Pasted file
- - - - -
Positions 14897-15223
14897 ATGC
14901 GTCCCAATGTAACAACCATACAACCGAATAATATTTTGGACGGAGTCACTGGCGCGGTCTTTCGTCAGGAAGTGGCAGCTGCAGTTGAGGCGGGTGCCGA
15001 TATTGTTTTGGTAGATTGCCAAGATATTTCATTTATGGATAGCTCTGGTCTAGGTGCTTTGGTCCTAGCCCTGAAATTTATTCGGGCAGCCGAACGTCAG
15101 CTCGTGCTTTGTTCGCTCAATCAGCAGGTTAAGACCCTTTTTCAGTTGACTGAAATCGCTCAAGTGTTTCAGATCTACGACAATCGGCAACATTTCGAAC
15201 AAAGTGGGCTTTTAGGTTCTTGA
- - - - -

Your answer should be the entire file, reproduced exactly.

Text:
Positions 14897-15223
14897 ATGC
14901 GTCCCAATGTAACAACCATACAACCGAATAATATTTTGGACGGAGTCACTGGCGCGGTCTTTCGTCAGGAAGTGGCAGCTGCAGTTGAGGCGGGTGCCGA
15001 TATTGTTTTGGTAGATTGCCAAGATATTTCATTTATGGATAGCTCTGGTCTAGGTGCTTTGGTCCTAGCCCTGAAATTTATTCGGGCAGCCGAACGTCAG
15101 CTCGTGCTTTGTTCGCTCAATCAGCAGGTTAAGACCCTTTTTCAGTTGACTGAAATCGCTCAAGTGTTTCAGATCTACGACAATCGGCAACATTTCGAAC
15201 AAAGTGGGCTTTTAGGTTCTTGA